FBS Independent Power Rankings: A Battle Rages Behind Notre Dame

    There are just four independent programs for the 2023 college football season. Did that stop us doing FBS Independent Power Rankings? No.

    College football realignment has hit the FBS Independents hard, reducing their ranks significantly. Four games into the 2023 college football season, how are the four remaining performing this year? Unsurprisingly, one team stands clear of the rest in our FBS Independent Power Rankings, while a battle rages on to be named the best of the rest.

    FBS Independent Power Rankings 2023

    Our FBS Independent Power Rankings for the 2023 college football season take into account several factors. Overall record is a consideration, but roster talent and depth, coaching staff, strength of schedule, plus offensive and defensive efficiency are taken into consideration in our latest update.

    4) UConn Huskies

    Preseason Ranking: 2nd

    There was a sense of expectation surrounding Jim Mora’s team ahead of the 2023 college football season after he guided them to more wins in 2022 than the previous four years combined, and a first bowl game since 2015. Sitting at 0-4 entering college football Week 5, it’s fair to say the UConn Huskies have failed to live up to those expectations.

    MORE: Top College Football Quarterback Rankings 2023

    Their positioning in our FBS Independent Power Ranking isn’t purely on overall record, however. With multiple Power Five opponents on their schedule, it would be unfair to. Quarterback indecision — and the associated offensive inefficiency — combined with some poor play on defense, means the Huskies’ record is a true reflection of their play so far.

    3) UMass Minutemen

    Preseason Ranking: 4th

    The UMass Minutemen climb off the bottom of the FBS Independent power rankings, and the floor of college football, after matching their 2022 win total on the very first attempt this season. Unfancied against New Mexico State, the Minutemen romped to a 41-30 Week 0 victory that showcased key improvements from a dismal campaign last fall.

    While one win doesn’t make a turnaround, UMass has been close in two other games, including a tight two-point defeat to Eastern Michigan. Running back Kay’ron Adams is already having a career year, and there’s talent across the wide receiver room. As a result, they’ve doubled their offensive output from last year, averaging a decent if not spectacular 26.2 points a game.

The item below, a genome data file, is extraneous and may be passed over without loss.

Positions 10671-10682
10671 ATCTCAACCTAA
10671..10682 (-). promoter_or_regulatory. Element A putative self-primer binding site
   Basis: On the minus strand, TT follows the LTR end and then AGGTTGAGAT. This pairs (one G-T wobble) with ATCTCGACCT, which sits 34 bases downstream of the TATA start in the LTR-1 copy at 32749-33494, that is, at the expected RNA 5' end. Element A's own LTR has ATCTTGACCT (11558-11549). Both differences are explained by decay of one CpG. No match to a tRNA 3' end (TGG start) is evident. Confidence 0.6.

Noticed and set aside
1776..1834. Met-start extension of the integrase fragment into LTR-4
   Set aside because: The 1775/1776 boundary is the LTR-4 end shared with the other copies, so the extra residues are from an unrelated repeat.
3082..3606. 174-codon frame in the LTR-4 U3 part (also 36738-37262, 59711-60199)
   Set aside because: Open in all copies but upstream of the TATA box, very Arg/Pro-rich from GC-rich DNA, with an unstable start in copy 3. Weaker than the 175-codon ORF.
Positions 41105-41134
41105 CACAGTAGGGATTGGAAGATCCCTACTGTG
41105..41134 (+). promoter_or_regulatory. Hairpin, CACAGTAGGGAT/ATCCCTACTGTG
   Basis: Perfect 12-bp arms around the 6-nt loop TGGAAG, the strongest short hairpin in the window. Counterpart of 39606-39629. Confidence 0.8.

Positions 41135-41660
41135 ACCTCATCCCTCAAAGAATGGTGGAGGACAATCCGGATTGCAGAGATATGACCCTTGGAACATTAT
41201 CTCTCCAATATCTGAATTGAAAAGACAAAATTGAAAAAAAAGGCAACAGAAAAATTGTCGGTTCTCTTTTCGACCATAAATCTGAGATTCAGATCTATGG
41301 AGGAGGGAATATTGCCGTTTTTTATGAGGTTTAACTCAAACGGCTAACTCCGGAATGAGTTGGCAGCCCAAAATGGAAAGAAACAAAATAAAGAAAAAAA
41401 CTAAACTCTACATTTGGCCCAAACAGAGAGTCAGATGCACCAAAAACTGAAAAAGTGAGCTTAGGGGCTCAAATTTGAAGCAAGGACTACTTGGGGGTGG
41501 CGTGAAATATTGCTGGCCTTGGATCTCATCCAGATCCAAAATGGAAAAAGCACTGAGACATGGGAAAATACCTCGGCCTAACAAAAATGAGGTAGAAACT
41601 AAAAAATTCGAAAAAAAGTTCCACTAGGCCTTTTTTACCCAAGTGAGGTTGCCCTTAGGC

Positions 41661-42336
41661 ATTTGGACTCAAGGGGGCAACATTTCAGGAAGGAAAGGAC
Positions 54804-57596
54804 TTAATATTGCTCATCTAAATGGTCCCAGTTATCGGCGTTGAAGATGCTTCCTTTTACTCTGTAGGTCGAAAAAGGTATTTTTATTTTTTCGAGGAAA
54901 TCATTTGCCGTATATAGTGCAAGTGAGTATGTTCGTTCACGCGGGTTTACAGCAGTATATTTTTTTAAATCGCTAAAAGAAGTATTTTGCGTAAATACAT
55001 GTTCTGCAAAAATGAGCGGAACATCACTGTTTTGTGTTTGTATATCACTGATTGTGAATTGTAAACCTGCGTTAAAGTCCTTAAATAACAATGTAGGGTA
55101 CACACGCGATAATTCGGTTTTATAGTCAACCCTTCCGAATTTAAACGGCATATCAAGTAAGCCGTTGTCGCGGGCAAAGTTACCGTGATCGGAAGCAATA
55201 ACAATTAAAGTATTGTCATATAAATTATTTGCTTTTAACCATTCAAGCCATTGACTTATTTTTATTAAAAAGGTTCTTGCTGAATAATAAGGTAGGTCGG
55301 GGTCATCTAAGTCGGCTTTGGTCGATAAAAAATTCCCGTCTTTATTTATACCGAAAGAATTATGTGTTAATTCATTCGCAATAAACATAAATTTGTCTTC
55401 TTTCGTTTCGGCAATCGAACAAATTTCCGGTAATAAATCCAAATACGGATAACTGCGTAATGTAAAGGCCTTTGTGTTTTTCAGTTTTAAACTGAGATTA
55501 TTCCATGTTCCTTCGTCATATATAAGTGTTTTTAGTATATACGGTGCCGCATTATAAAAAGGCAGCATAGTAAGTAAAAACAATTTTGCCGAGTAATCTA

2) Army Black Knights

    Preseason Ranking: 3rd

    This is not your grandma’s Army Black Knights. Hell, this isn’t even a service academy football program that your Dad or elder brother would recognize. Yes, 6’0″, 260-pound fullback Jakobi Buchanan is still going to ram the ball down your throat at the goal line — successfully — but they also have an honest-to-goodness passing attack led by new starting QB Bryson Daily.

    In wide receiver Isaiah Alston, they’ve also got a legitimate pass-catcher to get on the end of them, while Noah Short has proven impactful too. The season started a little dicey with a loss to UL-Monroe, but a win over highly-fancied UTSA has enough value to vault the Black Knights into second in our FBS Independent Power Rankings.

    1) Notre Dame Fighting Irish

    Preseason Ranking: 1st

    Amidst the ongoing and seemingly never-ending circle of college football realignment, the Notre Dame Fighting Irish are seen to be the key piece that could determine the balance of power for any one of the Power Five (Power Four for 2024 onwards with the ultimate demise of the Pac-12) conferences. Yet, the marquee university holds strong as a football independent.

    They also hold strong as the best independent program there is. There is a more significant gap between them and the rest than there was one we released our preseason FBS Independent Power Rankings. Questions about what the Fighting Irish might accomplish in 2023, have been swiftly answered.

    What questions, I hear you cry? Those with short memories might have forgotten that there were concerns over how Sam Hartman might adapt to a new scheme outside of his long-standing tenure in the slow-mesh system at Wake Forest. They might have forgotten that the departure of offensive coordinator Tommy Rees caused some uncertainty over the offense.

    Hartman has answered those questions with aplomb. From the minute he walked out on the field in Dublin he has electrified the Fighting Irish, buoyed by an impressive offensive line, dangerous weapons aplenty — including the unstoppable Audric Estime — and a defense that, when there’s 11 men on the field, flies to the football with bad intentions and plenty of success. They’re legit.

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